Wednesday, November 08, 2006

2006 Corruption Perceptions Index

The international NGO Transparency International just released its 2006 Corruption Perceptions Index, "a composite index that draws on multiple expert opinion surveys that poll perceptions of public sector corruption in 163 countries around the world (...) It scores countries on a scale from zero to ten, with zero indicating high levels of perceived corruption and ten indicating low levels of perceived corruption."

According to the organization:

"Countries with a significant worsening in perceived levels of corruption include: Brazil, Cuba, Israel, Jordan, Laos, Seychelles, Trinidad and Tobago, Tunisia and the United States. Countries with a significant improvement in perceived levels of corruption include: Algeria, Czech Republic, India, Japan, Latvia, Lebanon, Mauritius, Paraguay, Slovenia, Turkey, Turkmenistan and Uruguay."
People may also be interested in Transparency International's recently launched Bribe Payers Index that examines the "propensity of firms from industrialised countries to bribe abroad" and its Global Corruption Barometer, "a survey that assesses general public attitudes toward and experience of corruption in dozens of countries around the world."

Earlier Library Boy posts about corruption include:
  • Political Corruption Resources (April 8, 2005): "Canada has been rocked by recent devastating testimony at the Gomery Commission hearings about alleged corruption in the administration of federal government advertising/sponsorship budgets. Many resources exist out there to track the phenomenon of political corruption on the international scale."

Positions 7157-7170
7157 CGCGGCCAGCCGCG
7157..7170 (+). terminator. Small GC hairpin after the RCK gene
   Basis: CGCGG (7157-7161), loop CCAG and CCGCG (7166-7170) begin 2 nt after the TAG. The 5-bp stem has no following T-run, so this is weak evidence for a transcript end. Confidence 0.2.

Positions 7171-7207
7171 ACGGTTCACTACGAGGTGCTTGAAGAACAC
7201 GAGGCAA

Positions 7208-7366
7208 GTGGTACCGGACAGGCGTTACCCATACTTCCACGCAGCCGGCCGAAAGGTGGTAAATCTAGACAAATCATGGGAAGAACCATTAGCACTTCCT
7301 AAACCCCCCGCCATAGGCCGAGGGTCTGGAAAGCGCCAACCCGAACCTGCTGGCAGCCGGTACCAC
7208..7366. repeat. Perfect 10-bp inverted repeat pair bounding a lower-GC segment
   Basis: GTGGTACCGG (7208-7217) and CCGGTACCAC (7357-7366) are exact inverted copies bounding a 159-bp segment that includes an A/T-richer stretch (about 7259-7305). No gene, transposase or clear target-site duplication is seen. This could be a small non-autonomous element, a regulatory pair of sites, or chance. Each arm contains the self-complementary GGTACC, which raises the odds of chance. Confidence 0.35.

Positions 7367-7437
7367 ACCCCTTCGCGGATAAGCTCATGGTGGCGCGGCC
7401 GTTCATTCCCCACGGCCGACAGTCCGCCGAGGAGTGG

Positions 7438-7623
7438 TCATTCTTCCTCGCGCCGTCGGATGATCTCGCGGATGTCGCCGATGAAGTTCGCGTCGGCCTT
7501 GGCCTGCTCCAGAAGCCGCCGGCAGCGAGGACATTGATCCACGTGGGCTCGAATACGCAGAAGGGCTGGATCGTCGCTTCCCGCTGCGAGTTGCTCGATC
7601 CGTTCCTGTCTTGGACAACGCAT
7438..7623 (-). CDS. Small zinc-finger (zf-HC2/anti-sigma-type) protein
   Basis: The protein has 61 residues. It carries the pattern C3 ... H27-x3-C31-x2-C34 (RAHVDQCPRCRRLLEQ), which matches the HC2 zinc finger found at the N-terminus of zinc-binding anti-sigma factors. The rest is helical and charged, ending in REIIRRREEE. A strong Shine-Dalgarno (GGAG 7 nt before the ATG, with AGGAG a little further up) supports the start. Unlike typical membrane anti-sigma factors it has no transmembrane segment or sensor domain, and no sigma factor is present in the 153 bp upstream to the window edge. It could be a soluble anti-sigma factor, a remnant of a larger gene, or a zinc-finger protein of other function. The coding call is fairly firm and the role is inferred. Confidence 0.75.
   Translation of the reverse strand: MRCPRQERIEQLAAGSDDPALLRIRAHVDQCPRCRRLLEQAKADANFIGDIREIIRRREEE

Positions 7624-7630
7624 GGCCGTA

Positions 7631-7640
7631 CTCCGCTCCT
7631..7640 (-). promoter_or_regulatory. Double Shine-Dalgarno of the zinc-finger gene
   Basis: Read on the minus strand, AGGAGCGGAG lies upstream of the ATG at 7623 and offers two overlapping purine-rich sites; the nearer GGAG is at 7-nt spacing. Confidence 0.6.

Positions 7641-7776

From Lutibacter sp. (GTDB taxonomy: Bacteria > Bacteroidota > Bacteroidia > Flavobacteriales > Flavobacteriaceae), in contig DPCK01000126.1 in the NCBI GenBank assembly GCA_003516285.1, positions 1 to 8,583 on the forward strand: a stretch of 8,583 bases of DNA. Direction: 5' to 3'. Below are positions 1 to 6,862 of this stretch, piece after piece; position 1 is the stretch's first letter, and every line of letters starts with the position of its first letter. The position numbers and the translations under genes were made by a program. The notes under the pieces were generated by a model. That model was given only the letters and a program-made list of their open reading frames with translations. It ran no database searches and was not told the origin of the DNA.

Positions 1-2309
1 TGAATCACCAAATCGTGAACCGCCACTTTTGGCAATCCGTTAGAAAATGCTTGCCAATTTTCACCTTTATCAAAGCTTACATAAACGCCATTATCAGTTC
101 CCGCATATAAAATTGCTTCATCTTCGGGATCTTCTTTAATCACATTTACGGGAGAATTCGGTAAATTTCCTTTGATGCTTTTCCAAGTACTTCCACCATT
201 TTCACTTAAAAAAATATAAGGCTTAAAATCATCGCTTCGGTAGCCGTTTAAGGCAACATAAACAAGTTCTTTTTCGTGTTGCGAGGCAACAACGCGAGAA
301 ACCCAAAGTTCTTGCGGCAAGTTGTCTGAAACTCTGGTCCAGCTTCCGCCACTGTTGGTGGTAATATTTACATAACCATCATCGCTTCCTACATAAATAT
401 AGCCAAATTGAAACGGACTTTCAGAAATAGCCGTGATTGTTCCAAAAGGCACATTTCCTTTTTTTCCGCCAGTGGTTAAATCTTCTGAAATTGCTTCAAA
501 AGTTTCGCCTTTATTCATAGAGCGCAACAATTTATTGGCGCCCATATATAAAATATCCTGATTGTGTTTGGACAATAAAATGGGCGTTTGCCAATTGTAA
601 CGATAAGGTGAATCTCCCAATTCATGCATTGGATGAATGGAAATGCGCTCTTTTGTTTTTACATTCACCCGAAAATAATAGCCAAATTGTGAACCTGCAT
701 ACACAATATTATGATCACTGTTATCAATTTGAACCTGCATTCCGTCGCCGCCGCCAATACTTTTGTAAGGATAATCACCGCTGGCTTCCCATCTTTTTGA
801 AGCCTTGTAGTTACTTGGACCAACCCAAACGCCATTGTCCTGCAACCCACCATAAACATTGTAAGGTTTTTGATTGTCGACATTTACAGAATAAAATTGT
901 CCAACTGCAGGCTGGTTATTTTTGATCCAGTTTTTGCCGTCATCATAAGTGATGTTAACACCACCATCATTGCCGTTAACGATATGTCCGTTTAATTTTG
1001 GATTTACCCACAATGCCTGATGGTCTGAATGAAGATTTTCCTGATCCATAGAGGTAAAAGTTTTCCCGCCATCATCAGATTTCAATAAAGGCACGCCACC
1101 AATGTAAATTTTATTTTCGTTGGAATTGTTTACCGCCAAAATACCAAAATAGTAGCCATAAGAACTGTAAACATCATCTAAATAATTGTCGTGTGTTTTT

• Good Old Canadian Political Sleaze (April 11, 2005): "(W)e have a pretty interesting history when it comes to good old fashioned sleaze, from bribes to our first Prime Minister Sir John A. Macdonald in exchange for the contract to build the transcontinental railway to the Munsinger Affair under Diefenbaker, during whose term of office our deputy minister of defense had a long affair with a German hooker who may have been working for the KGB. Then, of course, there was our minister of customs and excise during Prohibition who hired bootleggers to 'guard the border' and there is the small matter of the federal Liberals in the 30s accepting over $1 million in bribes in exchange for the right to dam a river in Quebec (...) Now whoever said Canadian history was boring?"
  • Global Corruption Report 2006 (February 4, 2006): "Transparency International, an international non-governmental organization dedicated to combating corruption across the world, has just released its Global Corruption Report 2006. The major focus of this year's report is the impact of corruption in the healthcare sector in developing countries."

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posted by Michel-Adrien at 1:38 pm

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